Rating: 48 Votes
5 weeks ago
Finally, I can search for porn again.
Rating: 19 Votes
5 weeks ago

I think it's all on apple to stop these scams and also refund anyone duped by them, because they've allowed a third party to effectively break the device and allow the scam to work.

"Allowed" how? Did they give the scammers instructions on how to "break" the device?

Good luck suing the makers of door locks or plate glass for "allowing" a burglar to pick the lock or break a window. Good luck suing the police for "allowing" the break-in. Good luck suing the telephone company for "allowing" a scammer to place a call, or the city for "allowing" a scammer to ring your doorbell. Failing to provide 100% safety is not the same as "allowing" a crime to occur.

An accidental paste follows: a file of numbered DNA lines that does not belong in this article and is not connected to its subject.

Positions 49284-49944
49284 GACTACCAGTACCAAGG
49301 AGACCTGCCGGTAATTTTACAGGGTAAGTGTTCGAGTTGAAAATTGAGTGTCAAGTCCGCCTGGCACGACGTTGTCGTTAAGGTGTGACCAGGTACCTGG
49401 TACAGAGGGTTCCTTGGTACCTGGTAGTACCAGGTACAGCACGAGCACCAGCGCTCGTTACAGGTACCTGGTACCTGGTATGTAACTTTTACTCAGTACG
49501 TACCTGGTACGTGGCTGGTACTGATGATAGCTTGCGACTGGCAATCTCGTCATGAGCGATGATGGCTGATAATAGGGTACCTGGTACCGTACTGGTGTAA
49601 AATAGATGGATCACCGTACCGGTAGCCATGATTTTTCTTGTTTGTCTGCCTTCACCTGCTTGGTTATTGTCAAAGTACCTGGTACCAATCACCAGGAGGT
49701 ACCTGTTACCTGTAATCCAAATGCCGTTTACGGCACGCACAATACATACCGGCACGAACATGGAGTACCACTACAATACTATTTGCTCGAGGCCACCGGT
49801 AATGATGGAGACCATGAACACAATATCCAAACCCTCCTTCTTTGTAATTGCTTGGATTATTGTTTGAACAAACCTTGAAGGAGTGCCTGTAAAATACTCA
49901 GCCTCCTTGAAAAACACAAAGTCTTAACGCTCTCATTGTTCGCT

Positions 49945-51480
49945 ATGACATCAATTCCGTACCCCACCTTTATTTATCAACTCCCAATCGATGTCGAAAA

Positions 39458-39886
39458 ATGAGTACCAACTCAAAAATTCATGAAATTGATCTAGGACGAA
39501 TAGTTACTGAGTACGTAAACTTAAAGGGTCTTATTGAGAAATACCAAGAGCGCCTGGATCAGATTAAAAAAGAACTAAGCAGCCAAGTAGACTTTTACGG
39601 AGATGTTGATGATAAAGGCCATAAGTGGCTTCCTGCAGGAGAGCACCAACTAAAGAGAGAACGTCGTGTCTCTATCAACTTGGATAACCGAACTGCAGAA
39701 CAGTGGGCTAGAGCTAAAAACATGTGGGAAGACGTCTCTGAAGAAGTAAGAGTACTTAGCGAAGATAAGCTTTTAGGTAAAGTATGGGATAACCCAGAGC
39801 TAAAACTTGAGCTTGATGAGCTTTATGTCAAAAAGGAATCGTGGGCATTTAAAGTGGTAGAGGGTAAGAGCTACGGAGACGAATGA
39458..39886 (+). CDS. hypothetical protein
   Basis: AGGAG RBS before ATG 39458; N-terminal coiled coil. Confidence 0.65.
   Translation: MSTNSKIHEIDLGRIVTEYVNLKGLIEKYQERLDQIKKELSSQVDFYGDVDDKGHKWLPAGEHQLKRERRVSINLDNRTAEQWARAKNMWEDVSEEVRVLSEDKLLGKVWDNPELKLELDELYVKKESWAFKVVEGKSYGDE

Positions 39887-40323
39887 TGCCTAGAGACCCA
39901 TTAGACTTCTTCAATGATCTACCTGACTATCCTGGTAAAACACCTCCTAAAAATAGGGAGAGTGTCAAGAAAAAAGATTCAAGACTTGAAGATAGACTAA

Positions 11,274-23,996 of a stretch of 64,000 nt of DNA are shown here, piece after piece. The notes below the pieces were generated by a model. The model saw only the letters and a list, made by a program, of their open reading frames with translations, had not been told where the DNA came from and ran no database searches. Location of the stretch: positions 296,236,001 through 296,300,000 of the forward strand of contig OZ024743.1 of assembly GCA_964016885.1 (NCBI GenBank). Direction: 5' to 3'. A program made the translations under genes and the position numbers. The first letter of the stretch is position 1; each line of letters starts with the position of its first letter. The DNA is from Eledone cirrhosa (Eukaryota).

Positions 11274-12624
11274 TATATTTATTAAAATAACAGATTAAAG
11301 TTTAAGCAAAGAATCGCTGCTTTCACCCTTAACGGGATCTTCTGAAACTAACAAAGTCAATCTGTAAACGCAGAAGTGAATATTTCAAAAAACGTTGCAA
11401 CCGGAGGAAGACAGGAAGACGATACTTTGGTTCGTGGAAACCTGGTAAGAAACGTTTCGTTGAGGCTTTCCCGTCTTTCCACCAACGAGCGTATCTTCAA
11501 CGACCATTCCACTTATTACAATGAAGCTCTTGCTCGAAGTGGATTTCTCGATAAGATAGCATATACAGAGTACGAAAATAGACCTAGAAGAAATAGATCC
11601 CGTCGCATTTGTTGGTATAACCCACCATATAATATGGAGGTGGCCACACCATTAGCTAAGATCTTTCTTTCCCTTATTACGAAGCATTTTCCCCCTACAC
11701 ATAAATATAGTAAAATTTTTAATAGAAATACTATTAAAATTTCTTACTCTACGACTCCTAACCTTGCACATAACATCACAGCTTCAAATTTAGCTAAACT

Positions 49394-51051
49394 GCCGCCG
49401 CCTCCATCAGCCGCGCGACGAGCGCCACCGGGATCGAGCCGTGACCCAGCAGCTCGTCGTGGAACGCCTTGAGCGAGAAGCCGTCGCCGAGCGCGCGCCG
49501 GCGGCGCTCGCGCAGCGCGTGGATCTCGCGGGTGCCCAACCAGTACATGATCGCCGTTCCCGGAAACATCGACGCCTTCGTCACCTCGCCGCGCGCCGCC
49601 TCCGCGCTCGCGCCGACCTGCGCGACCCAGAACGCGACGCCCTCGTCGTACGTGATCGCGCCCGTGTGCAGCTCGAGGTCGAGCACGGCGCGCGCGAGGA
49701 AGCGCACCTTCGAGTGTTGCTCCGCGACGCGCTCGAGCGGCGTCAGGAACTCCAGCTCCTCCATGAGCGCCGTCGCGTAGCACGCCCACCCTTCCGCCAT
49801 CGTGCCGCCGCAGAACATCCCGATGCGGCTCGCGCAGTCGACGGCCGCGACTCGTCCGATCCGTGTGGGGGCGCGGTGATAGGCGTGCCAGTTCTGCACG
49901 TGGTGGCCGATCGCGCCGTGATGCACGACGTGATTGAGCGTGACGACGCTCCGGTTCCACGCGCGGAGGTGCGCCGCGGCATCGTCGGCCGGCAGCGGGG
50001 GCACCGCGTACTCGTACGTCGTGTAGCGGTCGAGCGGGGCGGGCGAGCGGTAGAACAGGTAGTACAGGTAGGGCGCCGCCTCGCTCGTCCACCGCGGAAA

The creators of these browser scams find weaknesses in the software. The developers of browsers plug the weaknesses. That's the same cat-and-mouse game you find anywhere there's crime.

Browsers are a particularly good target because, among other things, browsers are expected to correctly display web pages, regardless of who created that web page. Open Internet, and all that. You want a guarantee of 100% safety? Don't use the Internet.

I love the diversity around here. Some people complain that Apple's software allowed a scam to occur. Apple (presumably) attends to their needs by issuing software updates to combat the scams. Others are all up in arms, "How dare Apple force these updates upon us!"
Rating: 8 Votes
5 weeks ago

And I hope Apple can STOP the automatic update downloads.
Sometimes I run out of storage and Apple still sends the signal to download the iOS update.


as a developers, i hope they will continue with the automatic update.

the moment user have a choice in that, people will never update their OS and it just goes downhill from there.
Rating: 7 Votes
5 weeks ago